Washington left tackle Trent Williams is skipping the team’s minicamp. Most would have assumed that his frustration would be due to a contract dispute. That was not the case. His frustration came from how the team’s medical staff dealt with a growth on his head that had to be surgically removed over the winter.
The situation gave Williams a scare, and now he wants out. He has demanded a trade or release. Williams has two more years left on his contract. Looking at Williams from a statistical standpoint, 2018 was a down year for him, but for the past near decade, Williams has been one of the top blind side protectors in the league. Some years he was the top.
Williams is a seven-time Pro Bowler. He has also been named to the All Pro team in the past. There have been many ideas for what it would take to net him in a trade.
Not very often does a player who is the top of their position become available, especially at left tackle. So, what would it take to get Williams in purple? There are a few things that make this situation interesting. With Williams basically pushing his way out the door, Washington does not have much leverage to hold out for the best deal. It will be in their best interest to get this done quickly, and not go into the season with this distraction lingering on the team.
If we look at situations that are like this in the past, there are a few that have come to mind. This past offseason, Steelers wide receiver Antonio Brown demanded a trade or release taking away the leverage from the organization by refusing to play in Pittsburgh. The Steelers played like they were going to hold strong, and not give in to just any old deal, but in the end, they folded for a deal with the Oakland Raiders. Brown, who has been at the top of his position for years, was traded to the Oakland Raiders in exchange for a third and a fifth-round draft pick in the upcoming draft, just over a month later.
Prior to the 2017 season, Houston Texans left tackle Duane Brown demanded a trade due to contract demands. D. Brown demanded to hold out and not participate in any team activities without a new contract, trade, or release. The final deal became Duane Brown, and a 2018 fifth-round pick, for a third-round pick in 2018, and a second-round pick in 2019. Brown was 31 years old at the time of his trade. Yes, D. Brown does have the position in common, but the Texans did have an opportunity to pay him and make it all go away. Antonio Brown’s case is more similar to Williams, being that he has demanded a trade saying that he did not want to play for that organization anymore.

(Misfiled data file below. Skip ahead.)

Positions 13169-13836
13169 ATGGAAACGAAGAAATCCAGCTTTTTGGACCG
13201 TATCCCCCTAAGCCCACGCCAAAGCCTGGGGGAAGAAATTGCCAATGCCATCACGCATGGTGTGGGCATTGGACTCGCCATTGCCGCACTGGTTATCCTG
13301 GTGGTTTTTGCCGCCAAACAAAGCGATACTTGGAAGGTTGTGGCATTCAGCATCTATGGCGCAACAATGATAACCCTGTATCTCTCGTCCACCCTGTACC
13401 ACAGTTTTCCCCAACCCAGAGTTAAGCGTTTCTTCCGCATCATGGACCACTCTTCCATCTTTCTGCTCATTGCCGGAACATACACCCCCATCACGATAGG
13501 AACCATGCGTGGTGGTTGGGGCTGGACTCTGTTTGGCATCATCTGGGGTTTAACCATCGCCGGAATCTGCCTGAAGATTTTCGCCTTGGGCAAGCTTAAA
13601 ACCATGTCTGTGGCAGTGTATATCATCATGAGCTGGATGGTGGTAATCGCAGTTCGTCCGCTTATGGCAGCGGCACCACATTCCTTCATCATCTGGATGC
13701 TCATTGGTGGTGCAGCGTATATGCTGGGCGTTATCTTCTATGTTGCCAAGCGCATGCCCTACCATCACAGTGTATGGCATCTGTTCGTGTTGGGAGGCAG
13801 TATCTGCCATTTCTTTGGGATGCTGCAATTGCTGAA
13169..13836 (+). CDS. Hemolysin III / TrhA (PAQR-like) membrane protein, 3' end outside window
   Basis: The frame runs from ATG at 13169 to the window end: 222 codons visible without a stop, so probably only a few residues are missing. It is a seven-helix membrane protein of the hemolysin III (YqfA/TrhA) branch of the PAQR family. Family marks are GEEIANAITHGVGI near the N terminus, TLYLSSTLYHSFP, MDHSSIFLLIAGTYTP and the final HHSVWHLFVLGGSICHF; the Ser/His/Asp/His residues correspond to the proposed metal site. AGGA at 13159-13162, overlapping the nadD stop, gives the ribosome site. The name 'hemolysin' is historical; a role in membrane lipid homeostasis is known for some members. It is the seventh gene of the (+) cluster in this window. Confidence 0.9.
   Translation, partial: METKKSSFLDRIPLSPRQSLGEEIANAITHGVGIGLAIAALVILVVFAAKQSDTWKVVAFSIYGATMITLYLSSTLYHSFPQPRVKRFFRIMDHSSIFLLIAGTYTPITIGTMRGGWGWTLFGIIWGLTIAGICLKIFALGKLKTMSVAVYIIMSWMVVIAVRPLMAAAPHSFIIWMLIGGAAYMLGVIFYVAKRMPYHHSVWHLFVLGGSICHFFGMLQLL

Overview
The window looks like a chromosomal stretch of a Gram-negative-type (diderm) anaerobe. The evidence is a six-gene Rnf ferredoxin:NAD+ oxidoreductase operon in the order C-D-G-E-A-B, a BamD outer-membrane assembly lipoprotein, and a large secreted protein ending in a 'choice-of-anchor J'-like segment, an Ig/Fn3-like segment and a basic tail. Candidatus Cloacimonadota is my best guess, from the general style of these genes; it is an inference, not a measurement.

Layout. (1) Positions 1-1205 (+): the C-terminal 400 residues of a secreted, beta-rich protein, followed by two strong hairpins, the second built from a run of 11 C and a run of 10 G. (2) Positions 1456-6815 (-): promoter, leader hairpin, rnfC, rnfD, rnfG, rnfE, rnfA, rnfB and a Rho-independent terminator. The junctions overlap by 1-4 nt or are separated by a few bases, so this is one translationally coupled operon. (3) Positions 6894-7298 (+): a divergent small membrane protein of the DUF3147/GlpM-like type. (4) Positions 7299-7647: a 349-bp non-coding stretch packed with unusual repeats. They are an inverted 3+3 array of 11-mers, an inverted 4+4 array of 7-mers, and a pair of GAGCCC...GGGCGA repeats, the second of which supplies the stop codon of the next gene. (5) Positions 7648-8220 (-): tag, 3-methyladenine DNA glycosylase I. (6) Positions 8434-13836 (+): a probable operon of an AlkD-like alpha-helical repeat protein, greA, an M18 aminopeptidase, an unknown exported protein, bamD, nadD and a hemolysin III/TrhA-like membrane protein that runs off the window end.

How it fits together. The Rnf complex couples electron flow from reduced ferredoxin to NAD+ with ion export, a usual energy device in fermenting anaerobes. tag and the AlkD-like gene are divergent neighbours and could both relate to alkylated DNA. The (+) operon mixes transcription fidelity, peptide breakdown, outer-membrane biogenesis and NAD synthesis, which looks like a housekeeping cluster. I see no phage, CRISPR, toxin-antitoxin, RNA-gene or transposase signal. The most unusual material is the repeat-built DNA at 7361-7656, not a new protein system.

So, looking at both deals, what would it would take to get Williams? Keep in mind, that Williams best years are behind him. His PFF grade has gone down in the last two seasons, peaking in 2016. Williams also has not played a full 16 games in five years. Trading resources and draft capital for a player that has had trouble staying on the field is a gamble. Knowing that risk, there are going to be multiple teams inquiring about Williams services, even with a few down years.
Could Rick Spielman call up Bruce Allen and get him to work out a deal prior to training camp?
Say Rick Spielman offers Riley Reiff, and a 2020 fourth-round pick, for Williams and a 2020 sixth-round pick. This would net Washington a left tackle back, who is currently the same age, and would be protecting a familiar face in newly acquired quarterback Case Keenum. He would also have a familiar face in former Iowa Hawkeye Brandon Scherff. This would also allow Washington to wash their hands of this situation as soon as possible and move on to training camp without a distraction in the locker room.
Yes, Williams finished with an offensive grade of 74.1, while Reiff finished right behind him in rankings, with a grade of 73.6, per PFF. It seems like a lot to give up for a small upgrade, but the Vikings front office would be banking on the thought that Williams could recapture the play that netted him the status of the leagues top blind side protector. In 2017, Williams ranked sixth in PFF grade, while in 2013 and 2016, he finished number one.
Reiff has already built comradery with this unit and has only missed a total of five games through his seven-year career. After watching Reiff from his time in Detroit, to here in Minnesota, we know what his ceiling is. Betting on Williams to recapture his All Pro form, is a bet I would be willing to make.
Time to make some phone calls Rick.